Six-year-old Zachary Wenzke of Sylvania wanted everybody to know he started the small fire that burned near his feet.
"I made a fire," he repeatedly said as he pointed to the flames.
Seconds later, he stomped on the pieces of burning twine and then begged his mother, Sarah Moomey, to let him start another fire.
"I want to do it again," the first-year Tiger Cub said excitedly.
Zachary was one of hundreds of people who took part yesterday in the last of three days of celebration in honor of Camp Miakonda's 90th anniversary.
Activities started Thursday with a VIP reception that featured guided tours of the camp and exhibits by the Erie Shores Council staff and continued Friday when 100 Eagle Scouts from the area were honored and an alumni reception was held for current and former camp staff members.
The celebration concluded with yesterday's Heritage Day Expo, when starting a fire by striking steel against flint rock to produce sparks was just one of the many activities visitors could participate in during the six-hour event.
Others included log sawing, model planes and trains, a blacksmith shop, live buffalo, and rock climbing.
Tucked in the woods along Sylvania Avenue, Camp Miakonda is Ohio's oldest Boy Scout camp and the sixth-oldest in the United States, according to David Eby, historian for the Lake Erie Shores Council of the Boy Scouts of America.
Mr. Eby said being a scout is something that stays with people their entire lives.
They may not always realize it, but the values and responsibility scouts are taught "become ingrained in you," he said.
"When they recount their lives, many say everything they did came from Boy Scouts."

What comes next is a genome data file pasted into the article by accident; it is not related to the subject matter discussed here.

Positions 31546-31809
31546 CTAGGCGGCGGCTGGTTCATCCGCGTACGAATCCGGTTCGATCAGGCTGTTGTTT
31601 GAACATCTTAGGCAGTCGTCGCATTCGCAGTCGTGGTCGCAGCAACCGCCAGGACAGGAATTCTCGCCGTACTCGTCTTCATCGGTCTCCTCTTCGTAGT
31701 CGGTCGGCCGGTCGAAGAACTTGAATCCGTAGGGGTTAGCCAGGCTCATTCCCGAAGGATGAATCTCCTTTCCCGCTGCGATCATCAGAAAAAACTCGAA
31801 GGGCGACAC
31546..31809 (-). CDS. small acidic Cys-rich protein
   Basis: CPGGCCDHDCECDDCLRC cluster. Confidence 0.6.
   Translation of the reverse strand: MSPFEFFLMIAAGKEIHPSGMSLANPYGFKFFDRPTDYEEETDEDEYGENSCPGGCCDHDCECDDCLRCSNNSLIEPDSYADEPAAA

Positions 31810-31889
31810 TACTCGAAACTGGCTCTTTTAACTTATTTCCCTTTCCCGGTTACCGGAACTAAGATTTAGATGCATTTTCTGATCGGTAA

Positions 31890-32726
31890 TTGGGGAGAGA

Mr. Eby has been involved with the Boy Scouts for 45 years and said the organization teaches children character and the importance of responsibility.
Being able to walk through the camp, located on the DeVilbiss Scout Reservation, and reminisce about their days as a Boy Scout is what drew so many people to yesterday's festivities, Mr. Eby said.
"Times when you're in this camp with the stars shining down, sitting around a campfire with friends is something you never forget," he said. "It allows people to come back and relive their youth."
Sitting atop a hill near the Miakonda Scouting Museum, Don Sorg of Oak Harbor recalled his time as a scout, proudly wearing his silver beaver award - the organization's highest honor bestowed for volunteer service.
Mr. Sorg, with his wooden walking cane resting on his leg, was a 1937 Eagle Scout and a World War II veteran, who served in five campaigns during the war, including one at Normandy, he said.
He also served as a Cub master and a Scout master and used the skills he learned during his more than three years in the war.
"It was very handy that I knew how to camp," he said.
Rod Cundiff of Whitehouse started his scout career as a Bear Scout, then became an Eagle Scout and is now a Tiger Cub den leader. His wife, Lori, is a Girl Scout leader and his two children are both involved in Scouts.
"I really love every aspect - the core values, Scout laws, and the Scout oath," he said.
Mr. Cundiff has accomplished a lot during his life, but said becoming an Eagle Scout was one of his proudest moments.
"We really are strong in the beliefs of Scouts," he said. "I try to keep passing it on."
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